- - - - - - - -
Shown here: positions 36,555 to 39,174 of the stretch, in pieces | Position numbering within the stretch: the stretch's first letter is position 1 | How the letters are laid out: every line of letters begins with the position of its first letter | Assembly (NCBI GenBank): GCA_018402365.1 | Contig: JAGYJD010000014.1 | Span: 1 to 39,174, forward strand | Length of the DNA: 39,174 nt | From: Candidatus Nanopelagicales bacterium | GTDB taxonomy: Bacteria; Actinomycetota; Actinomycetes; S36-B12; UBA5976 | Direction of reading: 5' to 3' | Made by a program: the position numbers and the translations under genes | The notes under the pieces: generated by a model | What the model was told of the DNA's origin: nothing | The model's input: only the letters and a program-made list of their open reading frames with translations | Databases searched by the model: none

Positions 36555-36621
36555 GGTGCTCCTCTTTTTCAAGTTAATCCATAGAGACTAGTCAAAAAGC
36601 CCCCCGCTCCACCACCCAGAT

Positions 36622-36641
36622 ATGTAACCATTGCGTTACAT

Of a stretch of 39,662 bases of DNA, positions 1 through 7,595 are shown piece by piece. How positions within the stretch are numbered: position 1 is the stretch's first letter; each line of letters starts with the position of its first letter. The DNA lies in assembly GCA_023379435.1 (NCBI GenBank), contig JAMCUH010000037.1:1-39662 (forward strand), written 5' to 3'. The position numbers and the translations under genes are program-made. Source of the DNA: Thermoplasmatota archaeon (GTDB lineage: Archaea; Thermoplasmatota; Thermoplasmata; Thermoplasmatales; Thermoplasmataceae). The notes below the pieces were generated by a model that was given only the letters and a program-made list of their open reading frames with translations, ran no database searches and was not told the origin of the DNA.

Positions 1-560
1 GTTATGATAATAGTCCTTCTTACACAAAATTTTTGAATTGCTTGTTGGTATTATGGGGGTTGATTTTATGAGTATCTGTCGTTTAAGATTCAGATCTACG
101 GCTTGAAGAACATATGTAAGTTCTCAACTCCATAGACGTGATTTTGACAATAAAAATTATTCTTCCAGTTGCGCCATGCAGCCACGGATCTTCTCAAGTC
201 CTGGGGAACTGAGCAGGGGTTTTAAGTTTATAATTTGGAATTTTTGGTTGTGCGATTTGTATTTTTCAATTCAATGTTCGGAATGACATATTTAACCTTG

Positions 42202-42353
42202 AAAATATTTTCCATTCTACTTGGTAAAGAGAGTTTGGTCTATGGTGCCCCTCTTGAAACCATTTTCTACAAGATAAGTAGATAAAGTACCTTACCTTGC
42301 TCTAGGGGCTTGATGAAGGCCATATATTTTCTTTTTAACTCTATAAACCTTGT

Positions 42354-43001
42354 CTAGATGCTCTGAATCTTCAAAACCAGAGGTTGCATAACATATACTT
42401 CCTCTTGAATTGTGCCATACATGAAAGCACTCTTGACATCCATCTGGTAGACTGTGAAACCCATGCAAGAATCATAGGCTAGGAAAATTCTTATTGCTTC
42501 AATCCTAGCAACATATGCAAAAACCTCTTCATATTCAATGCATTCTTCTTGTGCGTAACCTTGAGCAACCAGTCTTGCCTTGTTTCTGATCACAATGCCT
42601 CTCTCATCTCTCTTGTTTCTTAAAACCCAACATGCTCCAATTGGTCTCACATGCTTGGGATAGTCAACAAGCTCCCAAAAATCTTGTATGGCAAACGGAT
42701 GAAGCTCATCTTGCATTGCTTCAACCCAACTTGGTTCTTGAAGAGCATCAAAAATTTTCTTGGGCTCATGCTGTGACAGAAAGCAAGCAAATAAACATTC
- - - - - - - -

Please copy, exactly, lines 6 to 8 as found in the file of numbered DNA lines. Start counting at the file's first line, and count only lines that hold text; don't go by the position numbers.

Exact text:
36622 ATGTAACCATTGCGTTACAT

Of a stretch of 39,662 bases of DNA, positions 1 through 7,595 are shown piece by piece. How positions within the stretch are numbered: position 1 is the stretch's first letter; each line of letters starts with the position of its first letter. The DNA lies in assembly GCA_023379435.1 (NCBI GenBank), contig JAMCUH010000037.1:1-39662 (forward strand), written 5' to 3'. The position numbers and the translations under genes are program-made. Source of the DNA: Thermoplasmatota archaeon (GTDB lineage: Archaea; Thermoplasmatota; Thermoplasmata; Thermoplasmatales; Thermoplasmataceae). The notes below the pieces were generated by a model that was given only the letters and a program-made list of their open reading frames with translations, ran no database searches and was not told the origin of the DNA.

Positions 1-560